7th Sunday After Pentecost

Laudetur Iesus Christus! Sunday July 19 is the 7th Sunday after Pentecost. Dr. Mike Foley of Latin Mass magazine (and NLM) writes a thoughtful piece on today’s readings and propers: http://www.newliturgicalmovement.org/2020/07/fruit-free-will-and-providence-seventh.html#.XxPG3xJ7nwc

Mass updates:

Sunday Latin Mass at 12:30pm: St. Ann will offer the 12:30pm Latin Mass Sunday July 19 under the usual conditions of late.

Friday July 24 – no 12:30pm Latin Mass at St. Mark due to ordinations: No Latin Mass at St. Mark next Friday due to priestly ordinations. It will return Friday July 31. Please keep the soon to be priests, Deacons Jonathan Torres, and Jacob Mlakar in your prayers, as well as the two new transitional deacons ordained this past Friday, Juan Miguel Sanchez and Joseph Wasswa.

Saturday July 25 Respect Life Latin Mass at 8:00am: Fr. Reid will offer a Latin Mass next Saturday followed by a vigil at Planned Parenthood. Alternatively, a Holy Hour in the church will be offered for those who would prefer to stay. As a reminder, Charlotte has around 9,000-10,000 abortions annually.

Sunday July 26 – 11:30am Sunday Latin Mass begins at St. Thomas Aquinas: The new Sunday Latin Mass at St. Thomas Aquinas begins next Sunday at 11:30am. We’ll share more details as the weekend approaches.

Monday July 20 – Feast of St. Elijah:

Tomorrow July 20 is the ancient feast of St. Elijah the Prophet – typically only commemorated in the Carmelite Rite, or in the Eastern churches. As tradition tells us, Elijah was taken in a fiery chariot into the heavens (4 Kings 2:11) and will come again (with Enoch) during the end times to preach against the antichrist (Apocalypse 11:3-10). To learn more about this feast day please see our concluding article below.

Other Latin Mass News:

The advent of a Universal Republic, which is longed for by all the worst elements of disorder, and confidently expected by them, is an idea which is now ripe for execution.

From this republic, based on the principles of absolute equality of men and community of possessions, would be banished all national distinctions, nor in it would the authority of the father over his children, or of the public power over the citizens, or of God over human society, be any longer acknowledged.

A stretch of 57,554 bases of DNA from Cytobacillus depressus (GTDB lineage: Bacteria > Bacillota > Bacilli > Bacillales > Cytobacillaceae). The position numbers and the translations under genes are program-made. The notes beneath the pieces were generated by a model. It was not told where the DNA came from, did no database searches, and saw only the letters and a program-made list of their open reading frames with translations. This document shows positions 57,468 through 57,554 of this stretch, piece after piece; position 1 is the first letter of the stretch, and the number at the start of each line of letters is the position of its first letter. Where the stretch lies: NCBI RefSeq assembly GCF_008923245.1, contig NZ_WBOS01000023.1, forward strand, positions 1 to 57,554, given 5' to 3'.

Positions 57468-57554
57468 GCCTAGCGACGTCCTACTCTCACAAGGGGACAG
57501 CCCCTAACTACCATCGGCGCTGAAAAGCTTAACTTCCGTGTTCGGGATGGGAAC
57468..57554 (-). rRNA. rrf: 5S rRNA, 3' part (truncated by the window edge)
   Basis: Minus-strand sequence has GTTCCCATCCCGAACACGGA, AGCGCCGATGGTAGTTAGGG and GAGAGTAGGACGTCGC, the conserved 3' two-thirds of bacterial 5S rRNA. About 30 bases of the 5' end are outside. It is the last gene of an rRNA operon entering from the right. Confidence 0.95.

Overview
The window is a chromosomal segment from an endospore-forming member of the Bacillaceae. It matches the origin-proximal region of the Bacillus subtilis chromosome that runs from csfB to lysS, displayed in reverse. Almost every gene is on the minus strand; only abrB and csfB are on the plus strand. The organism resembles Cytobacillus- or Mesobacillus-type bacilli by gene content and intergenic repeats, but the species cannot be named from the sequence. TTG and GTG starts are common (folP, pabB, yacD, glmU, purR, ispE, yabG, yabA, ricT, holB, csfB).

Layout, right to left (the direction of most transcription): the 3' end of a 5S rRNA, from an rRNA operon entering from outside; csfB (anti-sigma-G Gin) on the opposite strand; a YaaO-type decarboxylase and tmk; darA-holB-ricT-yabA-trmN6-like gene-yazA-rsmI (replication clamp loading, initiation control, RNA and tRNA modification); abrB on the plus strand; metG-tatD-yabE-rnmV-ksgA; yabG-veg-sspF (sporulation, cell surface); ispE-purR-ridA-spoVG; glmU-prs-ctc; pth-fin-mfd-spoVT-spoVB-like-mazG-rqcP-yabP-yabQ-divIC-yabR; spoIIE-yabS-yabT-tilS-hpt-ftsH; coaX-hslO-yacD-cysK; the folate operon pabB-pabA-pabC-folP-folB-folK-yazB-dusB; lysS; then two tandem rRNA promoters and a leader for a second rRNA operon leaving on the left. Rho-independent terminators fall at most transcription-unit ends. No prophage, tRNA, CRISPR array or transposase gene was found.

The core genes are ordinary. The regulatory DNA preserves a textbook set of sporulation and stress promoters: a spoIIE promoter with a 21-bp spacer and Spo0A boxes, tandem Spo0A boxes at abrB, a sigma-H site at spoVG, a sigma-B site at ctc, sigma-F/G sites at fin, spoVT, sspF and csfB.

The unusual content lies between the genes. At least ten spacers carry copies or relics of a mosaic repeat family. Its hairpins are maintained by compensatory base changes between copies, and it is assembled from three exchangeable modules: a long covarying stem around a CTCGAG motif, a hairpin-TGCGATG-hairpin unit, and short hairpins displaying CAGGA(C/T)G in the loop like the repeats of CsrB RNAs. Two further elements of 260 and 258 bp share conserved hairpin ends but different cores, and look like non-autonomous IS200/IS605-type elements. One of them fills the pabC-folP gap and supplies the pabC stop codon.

If these ideas are put into practice, there will inevitably follow a reign of unheard-of terror…

There’s nothing but awe. Just the beauty of the corporal and how the Host and the chalice are treated — and I have to say [long pause, filled with emotion] I could hardly say the words of consecration because I became so filled with emotion, so deeply struck by those words. Thank God we only must whisper them in this rite, because I am not sure I would have been able to speak above that whisper, so struck I was at the profundity. It was the first time in my life that I had ever said those words in Latin, and I could hardly get them out. It’s indescribable, really.

Their English website isn’t complete yet (http://vicitleo.org/) but you can learn more visit their GoFundMe site:


  • St. Elijah, the Carmelites and St. John the Baptist: Great article which discusses how the followers of Elijah maintained their presence at Mt. Carmel until the New Testament time when St. John the Baptist preached to them and prepared them for the coming of the Messiah* Afterwards these Carmelites built the first chapel to the Virgin Mary, and remained at Mt. Carmel until the end of the Crusader Kingdom when they fanned out to Europe. Read more here: http://www.newliturgicalmovement.org/2020/07/the-feast-of-our-lady-of-mt-carmel.html

*Dom Prosper Gueranger mentions another tradition where some of these Carmelites were visiting Jerusalem around Pentecost and converted at the preaching of St. Peter (Acts of the Apostles Chapter 2) and also conversed with the Blessed Mother.